A year on Algerian protests continue

39

Thousands of Algerians marched on Friday, a year since the start of weekly protests calling for a complete overhaul of the ruling elite, an end to corruption and the army’s withdrawal from politics.

“We will not stop,” chanted a crowd in the centre of Algiers, despite a large police presence.

Over the past year protesters changed the face of Algeria’s power structure, causing the fall of a veteran president, Abdelaziz Bouteflika, and the arrest of dozens of leading figures including a once untouchable former intelligence chief.

While the new president released people detained in protests, set up a commission to amend the constitution and offered talks to the opposition, much of the old ruling elite remains in place.

The leaderless protest movement, known as “hirak”, is demanding more concessions, including release of more activists and departure of more senior figures from positions of power.

“Our hirak is tireless. We are ready to keep marching for months,” said Yazid Chabi, a 23-year-old student on the central Didouche Mourad street in Algiers.

Since December’s presidential election the number of protesters has fallen according to people attending the marches.

Hirak opposed the election, regarding as illegitimate any vote while the old ruling elite was in power and the military still in politics.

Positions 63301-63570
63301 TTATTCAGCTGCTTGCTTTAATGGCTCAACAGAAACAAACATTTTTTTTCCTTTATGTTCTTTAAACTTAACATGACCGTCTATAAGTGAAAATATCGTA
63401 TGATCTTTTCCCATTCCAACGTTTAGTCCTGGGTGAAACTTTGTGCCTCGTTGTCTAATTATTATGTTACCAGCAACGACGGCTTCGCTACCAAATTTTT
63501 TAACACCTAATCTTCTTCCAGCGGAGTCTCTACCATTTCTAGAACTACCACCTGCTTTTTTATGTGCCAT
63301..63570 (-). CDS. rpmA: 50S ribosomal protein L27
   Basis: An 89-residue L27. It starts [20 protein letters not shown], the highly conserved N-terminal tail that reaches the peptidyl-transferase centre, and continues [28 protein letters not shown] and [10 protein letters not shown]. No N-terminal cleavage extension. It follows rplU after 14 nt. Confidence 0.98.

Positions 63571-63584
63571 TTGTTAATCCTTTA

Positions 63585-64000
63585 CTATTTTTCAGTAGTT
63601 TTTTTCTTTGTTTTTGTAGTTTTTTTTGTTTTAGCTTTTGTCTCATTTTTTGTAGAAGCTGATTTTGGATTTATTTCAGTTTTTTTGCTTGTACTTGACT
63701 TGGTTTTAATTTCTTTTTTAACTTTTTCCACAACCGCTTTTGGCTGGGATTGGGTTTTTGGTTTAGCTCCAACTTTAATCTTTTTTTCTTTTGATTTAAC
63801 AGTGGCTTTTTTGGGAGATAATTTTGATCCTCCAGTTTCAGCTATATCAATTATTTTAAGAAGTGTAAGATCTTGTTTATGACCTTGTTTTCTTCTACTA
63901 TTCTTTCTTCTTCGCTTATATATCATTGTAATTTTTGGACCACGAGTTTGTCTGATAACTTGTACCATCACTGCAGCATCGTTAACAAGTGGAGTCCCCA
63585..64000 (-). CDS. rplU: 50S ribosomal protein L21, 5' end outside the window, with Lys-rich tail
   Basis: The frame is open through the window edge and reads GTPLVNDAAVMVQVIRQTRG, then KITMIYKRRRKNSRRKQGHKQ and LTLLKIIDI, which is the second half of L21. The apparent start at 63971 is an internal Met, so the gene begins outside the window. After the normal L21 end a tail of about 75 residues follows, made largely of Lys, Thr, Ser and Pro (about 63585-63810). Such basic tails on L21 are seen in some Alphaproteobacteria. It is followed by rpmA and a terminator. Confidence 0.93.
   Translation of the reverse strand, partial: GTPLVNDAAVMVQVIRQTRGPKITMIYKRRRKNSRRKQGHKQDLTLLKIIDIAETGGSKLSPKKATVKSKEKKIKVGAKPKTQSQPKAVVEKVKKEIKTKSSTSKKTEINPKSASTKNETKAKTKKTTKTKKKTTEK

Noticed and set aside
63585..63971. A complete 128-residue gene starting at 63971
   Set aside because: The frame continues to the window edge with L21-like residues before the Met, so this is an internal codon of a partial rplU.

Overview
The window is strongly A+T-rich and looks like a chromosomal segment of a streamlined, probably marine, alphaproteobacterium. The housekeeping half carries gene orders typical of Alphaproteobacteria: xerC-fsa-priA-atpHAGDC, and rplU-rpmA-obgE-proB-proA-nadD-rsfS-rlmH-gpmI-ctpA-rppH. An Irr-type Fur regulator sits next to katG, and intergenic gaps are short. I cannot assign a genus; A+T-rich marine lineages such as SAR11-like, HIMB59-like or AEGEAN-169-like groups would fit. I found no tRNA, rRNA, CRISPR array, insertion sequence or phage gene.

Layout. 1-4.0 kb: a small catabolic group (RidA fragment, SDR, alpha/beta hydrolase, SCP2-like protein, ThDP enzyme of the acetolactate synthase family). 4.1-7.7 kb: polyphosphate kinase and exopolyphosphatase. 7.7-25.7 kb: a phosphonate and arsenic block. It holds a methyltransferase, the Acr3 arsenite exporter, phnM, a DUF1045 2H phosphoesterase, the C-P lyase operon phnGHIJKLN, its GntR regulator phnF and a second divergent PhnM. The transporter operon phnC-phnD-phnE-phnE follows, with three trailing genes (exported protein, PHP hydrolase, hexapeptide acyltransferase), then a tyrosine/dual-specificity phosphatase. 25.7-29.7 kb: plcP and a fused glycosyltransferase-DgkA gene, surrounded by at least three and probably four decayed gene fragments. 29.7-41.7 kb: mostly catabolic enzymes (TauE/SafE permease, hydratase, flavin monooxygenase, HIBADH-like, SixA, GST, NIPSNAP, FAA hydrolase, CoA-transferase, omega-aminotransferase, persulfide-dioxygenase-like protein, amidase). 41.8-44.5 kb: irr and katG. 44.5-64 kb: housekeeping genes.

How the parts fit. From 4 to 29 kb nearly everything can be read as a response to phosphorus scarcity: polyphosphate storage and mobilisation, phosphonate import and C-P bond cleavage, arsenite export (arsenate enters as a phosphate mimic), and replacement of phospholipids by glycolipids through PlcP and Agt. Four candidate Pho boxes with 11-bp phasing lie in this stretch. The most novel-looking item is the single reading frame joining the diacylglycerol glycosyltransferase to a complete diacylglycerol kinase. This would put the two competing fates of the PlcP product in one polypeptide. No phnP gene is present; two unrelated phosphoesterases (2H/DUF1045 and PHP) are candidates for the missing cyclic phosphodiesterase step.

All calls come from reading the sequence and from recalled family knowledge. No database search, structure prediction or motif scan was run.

Abdelmadjid Tebboune, a former prime minister seen by protesters as part of the old elite, was elected. Turnout was only 40% according to official statistics.

Even without political unrest, his government now faces a difficult economic year with energy revenues dropping and hitting state finances hard.

Chabi has no expectation of finding work after he graduates. “Algerians have been getting only promises. Nothing has improved in recent years because corruption is still there,” he said.

Two former prime ministers, several ex-ministers and prominent businessmen were jailed after anti-graft investigations.



Prime Minister Abdelaziz Djerad said corruption and mismanagement resulted in a “delicate” economic situation for Algeria, an OPEC member country facing the negative impact of falling global crude oil prices.